The Head Hunter is three quarters of the way to greatness as a high-concept fantasy horror movie. Fans of all things runic will love the beards and dirt, though they may balk at the length – it’s only 72 minutes long. If you’re in the market for a doorstop, there’s always Game of Thrones to rewatch.
Also, here be no dragons whatsoever, so be warned. But in the shape of Christopher Rygh as its Nordic warrior hero it has an excellent star. Rygh is stout of limb, bright of eye and splendid of beard. It’s hard to tell whether he’s a great actor since there’s so little dialogue, but he passes muster in all the other departments and should gain extra points for his name alone, which should surely be pronounced Ruargh!
Viking stories tend to feature marauding gangs of lusty, carousing warriors rather than loners living in bucolic serenity. But the opening credits of The Head Hunter have told us that the film features something called “the head”, created by Troy Smith, so your typical Viking saga this is probably not going to be. And “the head” does eventually turn up, as the latest in a line of trophies hacked by our hero from the body of the latest in a series of invaders he’s periodically called on to vanquish.
Between times, while waiting for the distant horn to summon him to some liege task, our solitary hero busies himself with life as what looks like a medieval apothecary or alchemist. In a spacious but crammed single-storey dwelling he has jars of lotions and potions, books with drawings and diagrams, equipment to refine and extract, plus a lot of heads on spikes as decoration. No scatter cushions.
One of the medieval ideals of manliness was the warrior poet. This guy (he has no name) is a variation on it – the warrior scientist. There’s also an intensely practical aspect to his experimenting. At one point he arrives back home after a strenuous day of decapitating (complete with head in sack) and slathers his hideously hacked-about body with black gunk from out of a very unsavoury looking jar. By morning he is pretty much as good as new.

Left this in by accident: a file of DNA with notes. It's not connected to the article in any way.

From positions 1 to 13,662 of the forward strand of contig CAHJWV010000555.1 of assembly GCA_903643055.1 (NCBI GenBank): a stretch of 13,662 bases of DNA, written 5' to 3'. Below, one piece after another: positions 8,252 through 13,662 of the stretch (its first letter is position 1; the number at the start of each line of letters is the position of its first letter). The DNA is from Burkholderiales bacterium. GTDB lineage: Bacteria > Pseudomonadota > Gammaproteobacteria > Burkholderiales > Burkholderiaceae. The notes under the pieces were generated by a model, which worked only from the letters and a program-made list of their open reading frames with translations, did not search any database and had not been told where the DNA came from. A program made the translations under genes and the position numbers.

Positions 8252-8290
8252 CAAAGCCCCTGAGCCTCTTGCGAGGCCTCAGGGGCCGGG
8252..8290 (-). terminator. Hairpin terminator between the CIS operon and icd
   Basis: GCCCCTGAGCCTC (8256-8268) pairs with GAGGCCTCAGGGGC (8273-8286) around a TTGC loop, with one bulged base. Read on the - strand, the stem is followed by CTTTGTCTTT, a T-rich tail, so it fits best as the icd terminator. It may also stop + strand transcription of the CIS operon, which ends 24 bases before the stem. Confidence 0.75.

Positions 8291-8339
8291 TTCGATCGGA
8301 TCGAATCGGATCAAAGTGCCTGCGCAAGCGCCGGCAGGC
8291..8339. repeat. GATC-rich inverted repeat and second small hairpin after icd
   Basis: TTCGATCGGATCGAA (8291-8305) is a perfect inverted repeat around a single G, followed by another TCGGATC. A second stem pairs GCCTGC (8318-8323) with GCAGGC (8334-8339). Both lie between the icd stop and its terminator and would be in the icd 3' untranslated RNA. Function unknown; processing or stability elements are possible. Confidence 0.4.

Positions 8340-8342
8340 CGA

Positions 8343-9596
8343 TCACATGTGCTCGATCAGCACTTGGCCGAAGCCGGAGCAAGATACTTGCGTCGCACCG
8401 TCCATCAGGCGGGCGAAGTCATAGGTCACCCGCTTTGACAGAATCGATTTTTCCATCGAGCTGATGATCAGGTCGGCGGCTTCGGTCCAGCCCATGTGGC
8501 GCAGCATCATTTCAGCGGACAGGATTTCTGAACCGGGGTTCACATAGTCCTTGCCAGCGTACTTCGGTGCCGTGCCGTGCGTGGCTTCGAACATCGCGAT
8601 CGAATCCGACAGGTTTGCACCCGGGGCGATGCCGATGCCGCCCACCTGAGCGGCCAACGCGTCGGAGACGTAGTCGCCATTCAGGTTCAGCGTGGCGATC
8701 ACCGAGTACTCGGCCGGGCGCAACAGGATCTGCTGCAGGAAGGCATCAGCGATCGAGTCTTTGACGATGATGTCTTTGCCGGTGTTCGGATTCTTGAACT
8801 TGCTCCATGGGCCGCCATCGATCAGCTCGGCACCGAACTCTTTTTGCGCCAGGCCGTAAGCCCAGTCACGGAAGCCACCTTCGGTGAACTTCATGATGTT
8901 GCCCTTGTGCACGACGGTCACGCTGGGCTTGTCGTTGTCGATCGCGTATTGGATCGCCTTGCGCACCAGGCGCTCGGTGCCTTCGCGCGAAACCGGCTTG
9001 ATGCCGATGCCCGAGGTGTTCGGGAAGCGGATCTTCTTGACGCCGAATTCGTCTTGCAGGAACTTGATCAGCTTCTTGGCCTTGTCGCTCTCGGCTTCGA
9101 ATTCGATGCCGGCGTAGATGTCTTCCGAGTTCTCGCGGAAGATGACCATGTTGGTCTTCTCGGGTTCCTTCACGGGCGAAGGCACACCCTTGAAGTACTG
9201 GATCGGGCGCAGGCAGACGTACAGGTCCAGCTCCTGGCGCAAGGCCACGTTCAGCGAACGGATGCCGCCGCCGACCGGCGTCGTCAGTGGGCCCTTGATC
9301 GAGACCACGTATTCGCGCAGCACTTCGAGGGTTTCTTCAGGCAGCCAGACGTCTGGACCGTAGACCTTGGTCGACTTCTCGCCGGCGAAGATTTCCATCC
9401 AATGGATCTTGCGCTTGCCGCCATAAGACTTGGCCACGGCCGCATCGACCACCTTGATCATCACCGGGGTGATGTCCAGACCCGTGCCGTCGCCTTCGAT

All fine and dandy until he arrives home with “the head”, another of his severings, and accidentally exposes it to some of the revivifying magic black gunk. “Fuck,” says our guy. There aren’t many words spoken in The Head Hunter, so clearly something is up.
What then plays out I won’t go into, but it marks a shift in the film from what might be called a lifestyle piece – “at home with the Dark Ages warrior scholar” – into more of a mainstream horror movie. Running about, dark confined spaces, hacking, ungodly screaming and gristle.
The detour into genre will please the horror fiends, and comes with an excellent kick in the tail, but it’s a break in the mood that’s been so carefully crafted by director Jordan Downey. Until then the sound of sawing and milling, running water and the hammer blows of metal-working have all contributed to a carefully assembled revisionist image of the Dark Ages. For a long time the interval between the collapse of the Roman empire and the return of “civilisation” during the Renaissance was seen as one of stagnation, disease and a reversion to a brute life. Downey is in tune with more recent thinking on the Dark Ages, of knowledge and technology being kept industriously alive in small pockets.
It’s an ingenious film made for very little money, with a tiny cast and crew who have extracted the maximum bang for their buck. You might carp that odd bits of production design don’t quite work – isn’t that a Victorian coffee grinder? – but spookiness and gore to one side, the film works best as an evocation of a life and time lost to us.
Someone somewhere will be planning a remake, with more dialogue, a comely wench or two and an extra hour of running time. Please don’t.
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© Steve Morrissey 2020